The Norwegian marine training specialist Seagull is now the sole provider of onboard training systems to the Interorient fleet.
Cyprus-headquartered Interorient employs over 300 shore-based employees and more than 1,200 seafarers on around 60 fully managed ships, including a number of predominantly ice class product tankers, containerships, roll-on roll-off vessels and bulk carriers.
The global provider of marine transportation services has used Seagull training modules since 2005, starting with Seagull’s Crew Evaluation System (CES), the computer-based assessment tool which is used to evaluate the knowledge of seafarers as part of the company’s recruitment and promotion process, and to identify future training requirements.
Shane Rozario, Interorient’s corporate training coordinator, says: “The CES is a tool we continue to use extensively to verify the competence of new joiners to the company, as well as to enhance the professional knowledge of our existing crew members.”
Each vessel operated and managed by Interorient, through either of its two main offices in Cyprus and Hamburg and its managing office in Miami, is equipped with a Seagull training computer loaded with Seagull Training Systems (STS). The STS incorporates Interorient’s Career Development System (CDS), and company-specific training programmes, as well as a wide range of generic CBTs and training videos.
Mr Rozario says: “In view of our recent fleet growth, and our desire to raise the skills of our officers to a higher level, we realised the need to enhance crew training and provide seafarers with a systematic career development strategy. The result is the CDS.”
Interorient and Seagull have been working together for almost four years to create a CDS specifically for Interorient’s seafarers. “We determined that this should be a structured system of onboard training courses, including Seagull’s standard CBTs as well as various bespoke training modules developed to meet our specific needs,” says Mr Rozario. “Most importantly it also had to include hands-on training based on our in-house safety management requirements.”
The CDS has gradually been rolled out across the fleet and by early 2011 all vessels operated by Interorient were equipped with and running the Seagull CDS.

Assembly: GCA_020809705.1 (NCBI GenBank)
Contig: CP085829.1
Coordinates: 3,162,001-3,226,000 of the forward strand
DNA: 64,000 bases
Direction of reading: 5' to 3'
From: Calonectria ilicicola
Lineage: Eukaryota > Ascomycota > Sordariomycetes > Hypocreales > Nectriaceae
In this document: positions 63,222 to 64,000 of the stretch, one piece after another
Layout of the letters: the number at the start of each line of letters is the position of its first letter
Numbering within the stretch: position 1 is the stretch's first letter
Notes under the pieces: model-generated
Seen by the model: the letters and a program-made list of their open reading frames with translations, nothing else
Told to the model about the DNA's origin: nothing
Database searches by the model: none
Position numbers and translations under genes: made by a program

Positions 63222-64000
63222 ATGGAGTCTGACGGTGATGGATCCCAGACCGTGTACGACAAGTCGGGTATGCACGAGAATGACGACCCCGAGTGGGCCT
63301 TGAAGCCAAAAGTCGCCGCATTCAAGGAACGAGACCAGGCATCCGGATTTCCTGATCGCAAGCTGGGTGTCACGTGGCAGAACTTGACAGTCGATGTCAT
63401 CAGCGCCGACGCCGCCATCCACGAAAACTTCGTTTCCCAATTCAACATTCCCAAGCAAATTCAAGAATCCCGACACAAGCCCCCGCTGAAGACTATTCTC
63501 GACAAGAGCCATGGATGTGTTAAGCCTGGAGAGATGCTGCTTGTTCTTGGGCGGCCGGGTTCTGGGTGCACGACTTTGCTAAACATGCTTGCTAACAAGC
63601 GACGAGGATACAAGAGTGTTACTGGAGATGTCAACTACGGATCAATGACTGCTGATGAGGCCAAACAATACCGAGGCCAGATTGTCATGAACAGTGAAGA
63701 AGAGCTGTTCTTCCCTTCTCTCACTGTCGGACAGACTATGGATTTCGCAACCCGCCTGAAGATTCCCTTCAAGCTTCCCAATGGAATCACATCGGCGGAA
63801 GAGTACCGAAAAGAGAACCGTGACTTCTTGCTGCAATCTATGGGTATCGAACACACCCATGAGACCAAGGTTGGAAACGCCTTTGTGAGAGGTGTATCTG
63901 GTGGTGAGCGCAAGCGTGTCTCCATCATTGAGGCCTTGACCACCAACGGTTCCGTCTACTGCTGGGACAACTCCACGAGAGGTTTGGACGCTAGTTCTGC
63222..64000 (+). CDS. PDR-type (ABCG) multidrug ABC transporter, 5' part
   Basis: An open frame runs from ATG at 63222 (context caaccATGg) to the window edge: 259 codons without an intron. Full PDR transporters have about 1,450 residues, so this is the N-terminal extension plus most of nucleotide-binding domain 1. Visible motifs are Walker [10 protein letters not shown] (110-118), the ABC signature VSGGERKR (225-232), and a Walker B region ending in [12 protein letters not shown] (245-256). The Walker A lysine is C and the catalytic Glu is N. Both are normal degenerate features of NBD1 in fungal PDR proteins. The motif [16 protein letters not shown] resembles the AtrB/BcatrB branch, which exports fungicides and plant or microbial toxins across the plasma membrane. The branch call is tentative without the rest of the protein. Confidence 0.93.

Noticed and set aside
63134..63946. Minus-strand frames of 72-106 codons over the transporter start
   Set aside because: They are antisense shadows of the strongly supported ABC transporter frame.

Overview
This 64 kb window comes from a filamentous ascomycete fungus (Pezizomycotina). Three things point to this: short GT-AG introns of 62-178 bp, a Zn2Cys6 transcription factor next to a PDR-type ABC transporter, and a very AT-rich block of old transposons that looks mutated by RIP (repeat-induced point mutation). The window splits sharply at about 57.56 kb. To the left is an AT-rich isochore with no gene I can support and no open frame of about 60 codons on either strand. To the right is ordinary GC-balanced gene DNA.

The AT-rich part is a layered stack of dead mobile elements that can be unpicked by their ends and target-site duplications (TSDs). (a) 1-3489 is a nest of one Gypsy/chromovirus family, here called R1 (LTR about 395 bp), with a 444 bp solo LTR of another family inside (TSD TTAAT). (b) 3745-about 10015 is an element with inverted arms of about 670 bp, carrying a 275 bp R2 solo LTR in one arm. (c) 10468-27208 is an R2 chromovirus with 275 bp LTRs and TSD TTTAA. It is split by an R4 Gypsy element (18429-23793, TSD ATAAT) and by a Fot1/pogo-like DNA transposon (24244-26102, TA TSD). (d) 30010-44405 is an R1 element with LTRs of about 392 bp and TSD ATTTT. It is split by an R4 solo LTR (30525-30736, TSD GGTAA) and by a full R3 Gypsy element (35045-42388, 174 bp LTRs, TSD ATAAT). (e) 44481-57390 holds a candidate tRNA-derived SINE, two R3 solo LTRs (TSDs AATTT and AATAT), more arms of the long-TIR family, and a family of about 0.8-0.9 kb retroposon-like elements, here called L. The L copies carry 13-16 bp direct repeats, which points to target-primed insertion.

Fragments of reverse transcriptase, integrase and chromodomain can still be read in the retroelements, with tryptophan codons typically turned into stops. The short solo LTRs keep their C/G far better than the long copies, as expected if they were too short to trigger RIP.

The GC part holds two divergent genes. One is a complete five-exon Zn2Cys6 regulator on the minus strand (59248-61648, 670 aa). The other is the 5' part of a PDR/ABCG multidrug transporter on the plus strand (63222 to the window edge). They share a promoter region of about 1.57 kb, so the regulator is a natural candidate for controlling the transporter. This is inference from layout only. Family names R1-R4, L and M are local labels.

“The CDS is designed to evidence the onboard, company training requirements for a seafarer’s current rank, and also the next higher rank, for all vessel types,” says Mr Rozario. “It is used as a promotional tool to provide a career path for all our seafarers, as well as a knowledge base for competence and skill development.”
Interorient intends to obtain class approval for the CDS in the near future. “Together with Seagull we aim to develop the CDS system as a central point for maintaining all onboard training activities, including drills and training related to the types of cargoes being carried,” says Mr Rozario.
In addition to shipboard training, Interorient has equipped its branch offices in Riga, St Petersburg, Manila and Cebu with both CES and CMT training facilities, helping to enable crew to carrying on with their training while they are ashore.
The company uses more that 40 Seagull CBT titles and training videos for its onboard and ashore training regime and cover a wide range of subjects including safety, navigation, cargo handling and engineering, as well as the development of ‘soft skills’ such as communications and leadership.
This year Interorient switched to Seagull’s online platform, allowing its seafarers to use CBT training, conduct CES tests and view their training records via the internet.
According to Mr Rozario, the new online systems have proved to be considerably more flexible and versatile, and they are not limited by hardware specifications. The biggest benefits have been seen by the seafarers. “The message we were getting from our seafarers was that they would like to have the option of carrying out CBT while they are on shore leave, as sometimes it can get quite hectic onboard ship, making it more difficult to complete courses,” says Mr Rozario. “With the Seagull online platform we have given them that option and we have had a very positive response so far.”
The online approach has been rolled out across the Interorient fleet over the past 12 months or so and all the company’s crew have to chance to carry out training using the internet from wherever they are.
Interorient has also seen some other significant advantages as a result of embracing the online approach. “We now get better, more updated data,” says Mr Rozario. “We can log on any time and see a real time training record for our crews.”
“We have a very good cultural connection with Seagull,” says Mr Rozario. “They are very easy to work and develop new solutions with, and we have every intention of continuing to improve our crew training in partnership.”